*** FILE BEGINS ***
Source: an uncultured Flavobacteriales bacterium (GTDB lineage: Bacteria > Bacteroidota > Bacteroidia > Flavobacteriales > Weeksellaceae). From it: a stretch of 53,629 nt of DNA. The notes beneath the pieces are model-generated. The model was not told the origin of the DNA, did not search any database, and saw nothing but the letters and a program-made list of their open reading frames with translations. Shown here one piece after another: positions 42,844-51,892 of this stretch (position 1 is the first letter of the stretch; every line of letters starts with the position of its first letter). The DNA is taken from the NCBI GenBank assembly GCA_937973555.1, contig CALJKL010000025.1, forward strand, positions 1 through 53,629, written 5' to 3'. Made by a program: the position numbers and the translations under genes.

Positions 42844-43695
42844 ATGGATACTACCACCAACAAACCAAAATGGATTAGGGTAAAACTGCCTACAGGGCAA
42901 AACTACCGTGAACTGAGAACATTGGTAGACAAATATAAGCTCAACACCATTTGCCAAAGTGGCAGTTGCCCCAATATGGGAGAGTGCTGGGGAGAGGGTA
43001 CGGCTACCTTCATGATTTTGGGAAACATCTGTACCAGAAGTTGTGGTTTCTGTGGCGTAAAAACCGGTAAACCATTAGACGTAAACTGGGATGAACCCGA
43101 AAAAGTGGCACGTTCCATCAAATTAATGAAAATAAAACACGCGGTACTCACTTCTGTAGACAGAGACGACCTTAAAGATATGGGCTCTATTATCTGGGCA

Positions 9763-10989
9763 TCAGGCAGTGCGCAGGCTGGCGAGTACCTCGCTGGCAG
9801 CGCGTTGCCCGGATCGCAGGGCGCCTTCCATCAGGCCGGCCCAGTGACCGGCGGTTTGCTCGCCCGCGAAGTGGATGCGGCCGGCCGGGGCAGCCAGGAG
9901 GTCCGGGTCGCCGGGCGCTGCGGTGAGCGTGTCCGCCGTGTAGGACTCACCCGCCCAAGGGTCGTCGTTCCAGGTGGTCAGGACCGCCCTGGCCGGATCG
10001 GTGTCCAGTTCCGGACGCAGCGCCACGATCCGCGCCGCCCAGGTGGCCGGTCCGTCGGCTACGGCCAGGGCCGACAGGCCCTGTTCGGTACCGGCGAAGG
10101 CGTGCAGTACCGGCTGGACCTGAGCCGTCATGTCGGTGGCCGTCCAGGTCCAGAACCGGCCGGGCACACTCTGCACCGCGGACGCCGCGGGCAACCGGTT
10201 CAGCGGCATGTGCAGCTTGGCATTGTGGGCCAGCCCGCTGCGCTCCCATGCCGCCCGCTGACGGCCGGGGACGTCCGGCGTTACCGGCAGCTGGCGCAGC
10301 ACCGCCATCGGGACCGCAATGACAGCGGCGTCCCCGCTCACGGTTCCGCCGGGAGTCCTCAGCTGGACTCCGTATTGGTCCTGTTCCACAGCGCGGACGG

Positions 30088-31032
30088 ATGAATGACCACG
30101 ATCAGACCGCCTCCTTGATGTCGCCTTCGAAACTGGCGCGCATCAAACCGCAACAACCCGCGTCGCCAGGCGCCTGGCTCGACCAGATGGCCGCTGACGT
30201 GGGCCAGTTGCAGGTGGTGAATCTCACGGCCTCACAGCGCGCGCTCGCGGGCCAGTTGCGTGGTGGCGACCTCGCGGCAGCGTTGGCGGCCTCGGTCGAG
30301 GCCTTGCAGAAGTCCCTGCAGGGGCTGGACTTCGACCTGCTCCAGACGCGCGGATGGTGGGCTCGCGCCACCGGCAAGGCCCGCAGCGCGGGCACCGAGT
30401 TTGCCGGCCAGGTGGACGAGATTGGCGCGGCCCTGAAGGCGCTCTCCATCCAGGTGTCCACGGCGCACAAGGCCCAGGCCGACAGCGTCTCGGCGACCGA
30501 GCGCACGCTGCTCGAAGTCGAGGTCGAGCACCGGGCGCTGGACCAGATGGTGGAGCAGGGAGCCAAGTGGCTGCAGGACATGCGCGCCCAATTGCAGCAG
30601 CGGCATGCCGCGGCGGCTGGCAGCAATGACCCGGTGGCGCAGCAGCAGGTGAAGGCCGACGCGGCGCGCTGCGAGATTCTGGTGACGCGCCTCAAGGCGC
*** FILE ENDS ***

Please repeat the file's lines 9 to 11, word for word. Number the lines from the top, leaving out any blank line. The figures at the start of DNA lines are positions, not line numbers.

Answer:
9801 CGCGTTGCCCGGATCGCAGGGCGCCTTCCATCAGGCCGGCCCAGTGACCGGCGGTTTGCTCGCCCGCGAAGTGGATGCGGCCGGCCGGGGCAGCCAGGAG
9901 GTCCGGGTCGCCGGGCGCTGCGGTGAGCGTGTCCGCCGTGTAGGACTCACCCGCCCAAGGGTCGTCGTTCCAGGTGGTCAGGACCGCCCTGGCCGGATCG
10001 GTGTCCAGTTCCGGACGCAGCGCCACGATCCGCGCCGCCCAGGTGGCCGGTCCGTCGGCTACGGCCAGGGCCGACAGGCCCTGTTCGGTACCGGCGAAGG